I did not grow up in a family that was very demonstrative. I have one brother and two sisters and, of course, parents. But I can’t remember us ever hugging or saying, “I love you” to one another. We did and still do love each other. We just never have really showed it. To this day, I have a difficult time sending special occasion cards to my parents that are gushing with verses of love.
Interestingly enough, over the years I have become a very demonstrative person to my immediate family, to friends and even to perfect strangers. I’ve pondered what brought about this change. I’m sure that that main reason is that I am fast approaching an age where it is important that I start reviewing my life.
I mentioned above that I had a brother. My younger brother by five years died a few years ago of a heart attack, and while I truly loved him in my heart, I’m not sure I ever told him. He died instantly, and I never had an opportunity to tell him how I felt. I owned a newspaper in California and was living there at that time; he lived in Pennsylvania. Since I was the newsperson, the circulation person, the advertising person and the janitor, I was not even able to go to his funeral. That was as good an excuse as any, I thought, as I buried the fact that he was gone in my mind.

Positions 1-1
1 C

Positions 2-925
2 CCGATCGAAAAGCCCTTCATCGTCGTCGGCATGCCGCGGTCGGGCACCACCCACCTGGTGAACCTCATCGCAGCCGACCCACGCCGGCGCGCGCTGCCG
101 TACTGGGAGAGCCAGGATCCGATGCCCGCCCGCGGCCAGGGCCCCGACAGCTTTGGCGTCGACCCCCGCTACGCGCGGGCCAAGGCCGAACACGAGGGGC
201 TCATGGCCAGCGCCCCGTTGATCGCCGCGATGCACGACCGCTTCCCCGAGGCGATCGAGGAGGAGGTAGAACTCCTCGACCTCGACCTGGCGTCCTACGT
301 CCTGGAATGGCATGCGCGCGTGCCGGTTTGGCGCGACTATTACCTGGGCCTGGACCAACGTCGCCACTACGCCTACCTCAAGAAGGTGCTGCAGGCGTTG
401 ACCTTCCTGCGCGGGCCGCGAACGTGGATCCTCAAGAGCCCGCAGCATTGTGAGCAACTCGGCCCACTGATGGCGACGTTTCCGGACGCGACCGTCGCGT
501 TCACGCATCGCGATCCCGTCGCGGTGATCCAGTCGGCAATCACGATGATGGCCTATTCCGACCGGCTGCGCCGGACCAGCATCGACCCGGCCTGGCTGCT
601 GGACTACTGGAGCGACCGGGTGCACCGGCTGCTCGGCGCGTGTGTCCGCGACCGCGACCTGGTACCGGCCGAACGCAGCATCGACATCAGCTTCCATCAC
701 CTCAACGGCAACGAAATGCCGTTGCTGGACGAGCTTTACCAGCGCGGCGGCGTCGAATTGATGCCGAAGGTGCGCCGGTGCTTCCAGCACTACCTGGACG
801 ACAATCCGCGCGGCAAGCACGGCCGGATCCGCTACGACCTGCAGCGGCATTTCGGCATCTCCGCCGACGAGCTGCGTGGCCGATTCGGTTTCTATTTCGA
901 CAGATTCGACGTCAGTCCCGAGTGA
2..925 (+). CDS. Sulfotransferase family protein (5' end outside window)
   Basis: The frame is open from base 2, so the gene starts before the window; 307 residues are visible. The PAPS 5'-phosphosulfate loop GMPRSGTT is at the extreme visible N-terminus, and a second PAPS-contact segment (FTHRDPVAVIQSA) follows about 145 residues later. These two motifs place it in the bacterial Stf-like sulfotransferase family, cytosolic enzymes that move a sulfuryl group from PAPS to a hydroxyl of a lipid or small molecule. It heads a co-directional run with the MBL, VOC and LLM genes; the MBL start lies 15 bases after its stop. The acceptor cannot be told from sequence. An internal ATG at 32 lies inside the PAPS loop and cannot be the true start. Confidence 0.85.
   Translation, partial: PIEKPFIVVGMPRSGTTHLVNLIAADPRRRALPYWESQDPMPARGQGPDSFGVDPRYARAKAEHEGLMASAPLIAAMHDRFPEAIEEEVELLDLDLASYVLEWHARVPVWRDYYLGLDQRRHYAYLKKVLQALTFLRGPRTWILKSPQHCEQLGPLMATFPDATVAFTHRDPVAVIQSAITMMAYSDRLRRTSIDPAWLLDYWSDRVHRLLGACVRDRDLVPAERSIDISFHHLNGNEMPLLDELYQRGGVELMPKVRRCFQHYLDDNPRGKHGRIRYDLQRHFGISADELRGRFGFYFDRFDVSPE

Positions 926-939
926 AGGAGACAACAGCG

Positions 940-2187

I kept that thought buried for some time, you see, because I was mad at my brother because he did not live up to the expectations that I had for him. I showed him my anger by not talking to him. But as time passed, I came to realize that the only person I was hurting was me and – quite possibly – my brother.
In spite of my efforts to keep it buried, I was tormented with the thought that I was a rotten older brother. I berated myself. I blamed everybody in my family. I looked for absolution. Then one day, I decided to write a letter to my brother.